Plants for Scottish Slopes

If you have a scree slope in your garden, selecting suitable plants is the key to success. Planting a steep, rocky slope with natives found in the Scottish Highlands helps prevent erosion of the top-soil. 

Katrina Flad runs her sustainable garden design and landscaping business frock n wellies from her home in Aberdeenshire. She recommends her top 10 plants for sloping, rocky soil in Scotland. 

Bog Myrtle Myrica gale
This is a small unassuming shrub with scented foliage. Yellow flowers and brown catkins are followed by berries. I love it close to a seating area where you can enjoy the scent.

Heather Erica subspecies
A well known plant both in the Scottish Highlands and in our gardens. It is perfect for covering steep slopes and if selected well heathers can give a succession of flowers almost all year round. Great for nectar in the early and late season.

Wooly Willow Salix lanata
The furry silver-blue leaves of this small shrub are striking and when combined with more dark greens really stand out.

Harebell Campanula rotundifolia
Everyone recognises these blue bell flowers, but most of do not know that the flowers and leaves are a great addition to a salad bowl. Best planted in large numbers, they will self-seed freely when in the right spot.

Broom Cytisus
Cultivated varieties of broom flower in a large variety of colours. Being a medium sized, partly evergreen shrub, it is an all rounder for a sloping garden.

Scots Oregano Origanum vulgare
Most of the year this herb is great in the kitchen. When it flowers it attracts lots of insects to the garden too.

Globeflower Trollius europeaus
Related to buttercups but a lot more beautiful, this globe shaped yellow flower brings lots of colour to a sloping garden.

Foxgloves Digitalis
These prolific self seeders bring bursts of colour and height to a border in summer. Leave the hollow seedheads as shelter for a range of small insects.

Purple Saxifrage Saxifraga oppositifolia
Low to the ground, this plant is often used in alpine type planting or as groundcover on sunny sites, giving weeds little chance. When in flower, it looks like a colourful carpet stretching in between tall plants such as the foxgloves and harebell.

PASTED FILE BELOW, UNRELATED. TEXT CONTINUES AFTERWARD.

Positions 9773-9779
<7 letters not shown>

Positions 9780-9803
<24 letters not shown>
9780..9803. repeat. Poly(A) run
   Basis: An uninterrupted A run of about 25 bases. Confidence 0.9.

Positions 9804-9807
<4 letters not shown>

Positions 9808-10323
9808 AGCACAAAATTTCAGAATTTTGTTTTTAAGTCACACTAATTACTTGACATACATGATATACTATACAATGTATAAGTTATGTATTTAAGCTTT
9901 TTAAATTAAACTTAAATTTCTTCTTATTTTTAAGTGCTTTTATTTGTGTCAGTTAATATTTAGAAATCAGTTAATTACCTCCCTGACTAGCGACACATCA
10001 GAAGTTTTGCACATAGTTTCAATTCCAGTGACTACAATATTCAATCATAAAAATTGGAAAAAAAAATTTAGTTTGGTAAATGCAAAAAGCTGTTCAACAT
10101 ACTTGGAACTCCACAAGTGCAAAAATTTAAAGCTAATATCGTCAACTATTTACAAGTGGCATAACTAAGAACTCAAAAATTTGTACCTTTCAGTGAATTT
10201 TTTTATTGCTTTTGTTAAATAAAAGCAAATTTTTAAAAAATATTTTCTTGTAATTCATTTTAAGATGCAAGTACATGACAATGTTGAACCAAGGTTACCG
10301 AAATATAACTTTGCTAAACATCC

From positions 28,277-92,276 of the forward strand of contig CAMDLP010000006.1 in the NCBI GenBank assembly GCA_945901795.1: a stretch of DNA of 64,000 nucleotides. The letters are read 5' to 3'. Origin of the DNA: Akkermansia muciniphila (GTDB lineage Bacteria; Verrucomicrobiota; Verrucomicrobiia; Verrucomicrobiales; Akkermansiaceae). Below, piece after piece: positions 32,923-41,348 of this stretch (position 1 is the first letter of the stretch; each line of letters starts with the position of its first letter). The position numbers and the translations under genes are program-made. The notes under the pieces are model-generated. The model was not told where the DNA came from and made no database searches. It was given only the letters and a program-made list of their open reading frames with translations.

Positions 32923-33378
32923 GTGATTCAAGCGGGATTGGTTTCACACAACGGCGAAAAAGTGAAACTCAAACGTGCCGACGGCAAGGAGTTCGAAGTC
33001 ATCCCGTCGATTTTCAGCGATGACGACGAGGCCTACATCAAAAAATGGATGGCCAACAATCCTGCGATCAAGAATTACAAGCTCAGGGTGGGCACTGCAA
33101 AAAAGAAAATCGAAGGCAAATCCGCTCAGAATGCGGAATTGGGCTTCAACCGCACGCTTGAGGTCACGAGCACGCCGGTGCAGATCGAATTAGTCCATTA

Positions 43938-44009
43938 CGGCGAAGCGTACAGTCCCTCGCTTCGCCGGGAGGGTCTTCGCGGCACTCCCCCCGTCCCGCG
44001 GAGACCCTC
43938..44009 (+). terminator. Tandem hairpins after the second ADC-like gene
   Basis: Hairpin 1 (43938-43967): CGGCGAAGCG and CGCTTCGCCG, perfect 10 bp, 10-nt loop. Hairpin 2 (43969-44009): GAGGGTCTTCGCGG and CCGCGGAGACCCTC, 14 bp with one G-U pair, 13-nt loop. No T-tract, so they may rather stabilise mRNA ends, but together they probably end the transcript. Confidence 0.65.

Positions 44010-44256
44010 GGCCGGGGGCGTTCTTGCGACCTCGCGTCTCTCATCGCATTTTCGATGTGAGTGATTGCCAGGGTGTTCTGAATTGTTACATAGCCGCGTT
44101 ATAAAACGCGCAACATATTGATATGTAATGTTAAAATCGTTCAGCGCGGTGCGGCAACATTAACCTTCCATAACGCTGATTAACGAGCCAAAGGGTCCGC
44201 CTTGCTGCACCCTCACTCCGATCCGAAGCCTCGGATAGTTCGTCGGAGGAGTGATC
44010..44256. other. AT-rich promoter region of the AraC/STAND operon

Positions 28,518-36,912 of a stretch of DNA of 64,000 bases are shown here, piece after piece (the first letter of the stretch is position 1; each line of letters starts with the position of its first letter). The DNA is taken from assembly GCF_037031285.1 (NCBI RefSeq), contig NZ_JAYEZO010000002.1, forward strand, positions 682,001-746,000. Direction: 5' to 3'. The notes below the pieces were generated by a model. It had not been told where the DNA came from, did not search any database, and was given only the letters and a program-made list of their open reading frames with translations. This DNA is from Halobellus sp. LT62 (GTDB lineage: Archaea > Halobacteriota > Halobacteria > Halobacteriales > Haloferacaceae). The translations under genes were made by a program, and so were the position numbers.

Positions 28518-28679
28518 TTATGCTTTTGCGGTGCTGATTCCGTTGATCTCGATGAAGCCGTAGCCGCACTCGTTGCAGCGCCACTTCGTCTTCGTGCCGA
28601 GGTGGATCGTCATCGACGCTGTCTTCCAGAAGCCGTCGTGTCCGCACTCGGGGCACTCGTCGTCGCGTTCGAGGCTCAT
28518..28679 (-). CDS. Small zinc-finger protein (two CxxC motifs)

Alpine strawberry Fragaria vesca
What is not to love about these? A lot smaller than regular strawberries, these are much more flavoursome and their runners spread and end up in small nooks and crannies of your garden. A tasty way to soften hard landscaping elements such as boulders, dykes and paving.

Katrina Flad runs her sustainable garden design and landscaping business frock n wellies from her home in Aberdeenshire. Passionate about the planet and all things that live on it, she wanted to make a real difference to her environment ever since she can remember. 

In this regular column, Katrina will bring you design solutions for your garden which are sustainable, practical and beautiful. Follow Katrina at frock n wellies on Instagram and Facebook

3 comments

  1. Hi the picture you have of “Fragaria vesca” I believe is actually “Potentilla indica”. Its actually part of the rose family and is a weed in the UK.

    I bought a batch of “wild strawberry” seeds a while ago and the fruits has little to no taste. I researched them and the yellow flowers were a giveaway. No Fragaria species have yellow flowers. Fragaria vesca has white flowers.

    Like

  2. Apologies, just noticed the white flowers in the photo haha 😄 i had a filter on my phone. Can I remove my previous comment?

    Interesting bit if trivia though for anyone.

    Liked by 1 person

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